Cleaning Oil Paint
Cleaning oil paint on your paintings or even cleaning oil paint brushes may be simple but there are a few guidelines to it for you do these correctly. Leaving a stain on that beautiful painting of yours could be bothersome and, you might have had experienced this before when trying to get that certain lump of paint out from that painting of yours may have had ended in disaster as whereby in the process of removing it might have damaged other parts as well!
There are a lot of things that can make a painting dirty but this one is the common cause of it. You might be going along painting your painting fine then all of a sudden you notice there’s a spot in your painting that just doesn’t look right and it looks dirty! There are normally three things that cause that and the first is you’re putting the wrong temperature piece of paint in a spot where it should be another temperature. So in other words if it’s in a warm area, like in a shadow area on a warm object, for example like an orange or pear or something like that or on a face and the shadow should be warm but you come in with a piece of cool which is just going to make it look dirty because it’s not the appropriate color. That’s one of the first and most common ways that something looks dirty. Especially in portraits or even in a still life if it’s the wrong temperature.
It normally goes this way as it occurs where the piece of paint should be warm and you mistakenly have something cool there that will make it look dirty so this is the first thing that you really must check first. The second thing is that it will make it look dirty as if you go over and over and over on the same brush stroke what happens is the other paint that is on the brush, as well as paint that maybe underneath the that brush stroke, begins all to mix and before you know it becomes kind of mashed together and you get these dirty areas if you will because we started to introduce compliments into it. So, try not to go over and over and over the brush strokes and licking them down because that will also lead to dirty looking areas. Instead pick up a nice piece of paint like this and make maybe one brush strokes or maybe two brush strokes then wipe your brush then go from there and that’s how you keep your paint clean.
Now, there’s another way that you can do this, another way that you can dirty up your paint. Let’s say that you’ve been painting and you’ve got all these different colors and you’re mixing in your turpentine trying to clean your brush all the time. Well, what happens is when you do that, when your mixing in your turpentine, lets put some other colors here and let’s see if you can even wipe it off, we still have that fragment of paint in your turpentine.
Then you wipe off, you grab another color, and you wipe off and you swirl it in your turpentine. So what happens is you know that brush looks pretty clean but as soon as I push it down, you’ll see all these other colors, here’s white paint, as soon as I push it down you’ll see all of these other colors come mashing out into the paint. You see how this white paint and all of these other colors here makes you unable to control all the colors which then makes the painting look dirty. So, there’s a couple of solutions for that.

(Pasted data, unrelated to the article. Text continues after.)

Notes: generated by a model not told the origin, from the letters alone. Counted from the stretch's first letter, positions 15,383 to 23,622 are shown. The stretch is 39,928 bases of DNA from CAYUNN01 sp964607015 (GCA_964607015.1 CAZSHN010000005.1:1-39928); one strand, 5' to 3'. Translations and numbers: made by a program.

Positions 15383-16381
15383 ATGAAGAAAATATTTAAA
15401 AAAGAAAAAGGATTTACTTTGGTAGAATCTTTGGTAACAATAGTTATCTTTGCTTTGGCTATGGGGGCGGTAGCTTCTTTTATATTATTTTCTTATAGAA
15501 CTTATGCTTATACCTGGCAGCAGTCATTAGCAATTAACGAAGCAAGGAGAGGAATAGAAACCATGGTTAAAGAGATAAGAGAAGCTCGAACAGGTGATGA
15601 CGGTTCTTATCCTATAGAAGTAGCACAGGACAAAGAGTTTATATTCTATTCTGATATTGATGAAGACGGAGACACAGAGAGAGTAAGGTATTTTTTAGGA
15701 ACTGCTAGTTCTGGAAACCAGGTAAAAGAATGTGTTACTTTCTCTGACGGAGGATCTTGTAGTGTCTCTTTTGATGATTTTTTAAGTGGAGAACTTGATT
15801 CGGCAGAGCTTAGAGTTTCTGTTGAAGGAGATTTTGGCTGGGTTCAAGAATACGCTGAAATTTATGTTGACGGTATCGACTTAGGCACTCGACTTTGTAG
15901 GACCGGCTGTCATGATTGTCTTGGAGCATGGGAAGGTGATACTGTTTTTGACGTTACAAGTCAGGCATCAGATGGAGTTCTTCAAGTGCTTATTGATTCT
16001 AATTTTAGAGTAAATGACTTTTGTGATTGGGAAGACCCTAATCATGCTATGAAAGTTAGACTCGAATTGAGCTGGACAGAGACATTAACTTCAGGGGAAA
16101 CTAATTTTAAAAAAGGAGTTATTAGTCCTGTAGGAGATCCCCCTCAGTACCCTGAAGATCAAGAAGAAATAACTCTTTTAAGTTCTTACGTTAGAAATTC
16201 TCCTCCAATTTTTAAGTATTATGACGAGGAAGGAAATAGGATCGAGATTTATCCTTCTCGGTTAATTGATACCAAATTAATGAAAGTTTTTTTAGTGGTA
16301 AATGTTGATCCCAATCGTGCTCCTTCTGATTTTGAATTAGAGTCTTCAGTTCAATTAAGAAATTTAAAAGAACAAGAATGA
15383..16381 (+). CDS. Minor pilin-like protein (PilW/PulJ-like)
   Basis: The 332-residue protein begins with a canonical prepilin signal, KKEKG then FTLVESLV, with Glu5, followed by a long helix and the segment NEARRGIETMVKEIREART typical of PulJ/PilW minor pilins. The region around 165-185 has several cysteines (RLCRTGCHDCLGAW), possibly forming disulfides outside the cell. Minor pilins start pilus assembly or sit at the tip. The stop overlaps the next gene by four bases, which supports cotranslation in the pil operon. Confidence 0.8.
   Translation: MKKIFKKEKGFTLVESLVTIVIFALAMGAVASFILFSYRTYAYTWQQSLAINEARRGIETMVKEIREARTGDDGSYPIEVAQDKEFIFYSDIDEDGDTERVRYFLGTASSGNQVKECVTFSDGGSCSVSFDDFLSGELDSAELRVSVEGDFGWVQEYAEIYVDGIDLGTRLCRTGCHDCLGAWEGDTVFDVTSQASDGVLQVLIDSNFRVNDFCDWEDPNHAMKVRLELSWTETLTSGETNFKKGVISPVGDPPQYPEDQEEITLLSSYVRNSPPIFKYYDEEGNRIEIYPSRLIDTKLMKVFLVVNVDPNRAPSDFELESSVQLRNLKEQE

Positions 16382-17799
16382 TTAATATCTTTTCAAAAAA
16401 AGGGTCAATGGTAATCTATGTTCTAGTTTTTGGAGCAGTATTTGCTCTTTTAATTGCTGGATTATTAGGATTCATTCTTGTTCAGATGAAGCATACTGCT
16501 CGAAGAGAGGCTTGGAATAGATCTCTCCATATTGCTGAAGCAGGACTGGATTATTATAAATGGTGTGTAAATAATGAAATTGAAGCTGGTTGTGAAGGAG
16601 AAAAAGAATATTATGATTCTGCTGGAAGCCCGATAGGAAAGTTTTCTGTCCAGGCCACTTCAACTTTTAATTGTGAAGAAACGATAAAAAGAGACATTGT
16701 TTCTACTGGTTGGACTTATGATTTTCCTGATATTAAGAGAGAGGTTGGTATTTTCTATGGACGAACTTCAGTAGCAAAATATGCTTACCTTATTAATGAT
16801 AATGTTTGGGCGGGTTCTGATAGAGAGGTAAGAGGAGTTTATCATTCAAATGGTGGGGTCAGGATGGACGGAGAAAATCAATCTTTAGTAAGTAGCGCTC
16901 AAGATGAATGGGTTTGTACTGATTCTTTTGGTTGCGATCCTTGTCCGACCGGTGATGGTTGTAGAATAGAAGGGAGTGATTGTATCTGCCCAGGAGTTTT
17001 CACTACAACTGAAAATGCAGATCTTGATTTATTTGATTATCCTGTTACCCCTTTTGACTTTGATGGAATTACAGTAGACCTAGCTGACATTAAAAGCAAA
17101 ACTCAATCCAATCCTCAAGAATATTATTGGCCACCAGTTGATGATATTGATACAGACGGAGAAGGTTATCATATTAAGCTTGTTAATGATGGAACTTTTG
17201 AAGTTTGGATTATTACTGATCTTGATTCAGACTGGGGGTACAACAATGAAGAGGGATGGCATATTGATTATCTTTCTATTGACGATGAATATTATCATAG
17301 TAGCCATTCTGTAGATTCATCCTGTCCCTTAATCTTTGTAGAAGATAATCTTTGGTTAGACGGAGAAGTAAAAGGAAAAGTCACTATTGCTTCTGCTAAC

First, wipe off your brush instead of dipping it into your turpentine and what happens is when you dip your brush into the turpentine it gets wet and all these paint up here gets smeared around and it can very easily come down and contaminate the rest of the paint. Especially when you’re mashing the brush down don’t do that either, that’s the second part: “Don’t mash the brush down”. Always think about painting with the upper which is the last one-third of the brush. Don’t try to paint with the whole thing. Instead of making a brush stroke where we mash it down and get all that going but instead with nice delicate brush strokes with only the tip of the brush, and go from one color of paint, like now I can pick up some white and I can have beautiful strokes with that but as soon as I mash down look how it all gets contaminated. I can even go from white paint to red paint back to another color and have it not affected because I came with the tip of the brush. Right? Now I’ve got that red on there and come back and pick up some white but I’m still going to be fine because I’m using the tip of the brush. Don’t mash down when you paint only paint with the tip which is the last one-third of the brush.
Secondly, of it looks like it’s dirty then its probably either too cool or too warm. Change the color temperature and don’t mash it down because that’s the last, that’s how you get all that dirty messy turpentine paint in there. You don’t even need turpentine when you paint. In fact turpentine’s the most hazardous thing you have in your studio. Not necessarily because it’s the most hazardous itself but because when it’s open it’s always evaporating, you’re always breathing it you don’t want to do that.